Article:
Tagged With Electricity
Gearing up for co-operation
1 July 2003
The European Union (EU) is starting to push the energy chapter of the Euro-Mediterranean Partnership (EMP) – also known as the Barcelona process – with conviction. James Gavin reports
Still in the hunt
1 July 2003
Gas Natural, the Spanish gas distributor, dropped its ambitious Euro25bn ($29.4bn) hostile bid for the power utility, Iberdrola, in May, after the country’s National Energy Commission vetoed the bid. But with some of the more aggressive European players still cash-rich enough to contemplate further acquisitions in the run-up to full European Union (EU) energy liberalisation in 2007, analysts predict more big gas-power tie-ups – whatever the regulatory obstacles national authorities may place in their path, James Gavin reports
Gas growth set to continue
1 July 2003
South Korea consolidated its position as the world’s second-largest importer of LNG, after Japan, last year and the sixth-largest importer of natural gas, both pipeline and LNG. That is no mean feat for a country whose total natural gas imports are in the form of LNG. Derek Bamber reports
Facing up to the challenge
1 June 2003
The principal concerns raised at the International Energy Agency’s (IEA) bi-annual ministerial meeting were the consequences of production cut-offs in Venezuela and Nigeria, rising oil prices, fear of a supply disruption and the war in Iraq. But other events during the period, such as the temporary shutdown of 20 nuclear power plants in Japan, added to the tension. Helen Avati reports
Reform or bust
1 May 2003
Without reform of its energy sector, economic growth in Mexico could suffer. With natural gas demand forecast to continue growing far faster than domestic production and a desperate need for investment in the electricity sector, changes are necessary, writes Derek Brower
Living with market volatility
1 May 2003
The surge in US gas prices this winter was caused by a combination of high demand, because of cold weather, and dwindling domestic production. Further price spikes are expected as the market struggles to deal with a persistent supply/demand imbalance. David Townsend looks at the state of the market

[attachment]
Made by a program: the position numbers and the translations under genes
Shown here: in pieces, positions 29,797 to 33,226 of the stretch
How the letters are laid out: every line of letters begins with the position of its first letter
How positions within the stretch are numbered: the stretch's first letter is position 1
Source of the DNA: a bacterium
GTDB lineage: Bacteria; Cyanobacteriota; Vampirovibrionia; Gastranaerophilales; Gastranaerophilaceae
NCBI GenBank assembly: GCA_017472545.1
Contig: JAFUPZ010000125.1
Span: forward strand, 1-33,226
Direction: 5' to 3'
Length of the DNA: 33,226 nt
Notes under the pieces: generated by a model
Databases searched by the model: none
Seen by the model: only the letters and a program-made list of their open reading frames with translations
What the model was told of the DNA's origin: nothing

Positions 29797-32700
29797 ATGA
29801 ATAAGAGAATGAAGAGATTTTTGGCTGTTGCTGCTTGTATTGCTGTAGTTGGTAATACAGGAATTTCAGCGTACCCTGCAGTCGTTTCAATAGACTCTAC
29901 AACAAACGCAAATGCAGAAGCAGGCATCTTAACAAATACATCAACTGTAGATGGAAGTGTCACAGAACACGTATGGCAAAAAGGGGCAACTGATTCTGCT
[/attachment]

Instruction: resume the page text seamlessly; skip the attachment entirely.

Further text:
Power developers go back to brass tacks
1 April 2003
The collapse of Enron and the electricity crises in the US in 2001 have forced the country’s power developers to reconsider their priorities. Several are backing away from major projects in regions such as the Middle East, but they may be shooting themselves in the foot, writes James Gavin
Nuclear dilemma
1 March 2003
Despite being one of the world’s largest industrial economies, Germany has one of the lowest per capita carbon dioxide emission rates in the EU. However, the controversial move to scrap nuclear power by 2020 has raised concerns about how easy it will be to replace – concerns that a new government report seeks to address, writes David Townsend
Deregulation on hold
1 February 2003
Half measures
1 January 2003
Enlarged energy
1 January 2003
The arrival of the first wave of new countries acceding to the European Union, in 2004, will change the energy landscape of the continent. David Townsend looks at some of the implications for the natural gas and electricity sectors from these newcomers
Tough times for energy traders
1 January 2003
The fall of Enron has left a trail of devastation in the US energy-trading market, with several other companies struggling to stay afloat. Almost every entity in the industry, innocent or otherwise, has been caught up in the chaos created by principals who honoured profits over principles, Anne Feltus reports
New wind blows in US power
1 January 2003
The US has a reputation as a hydrocarbons guzzler, but wind-power projects are coming to the fore as the country looks to increase electricity supply from renewable sources, Anne Feltus reports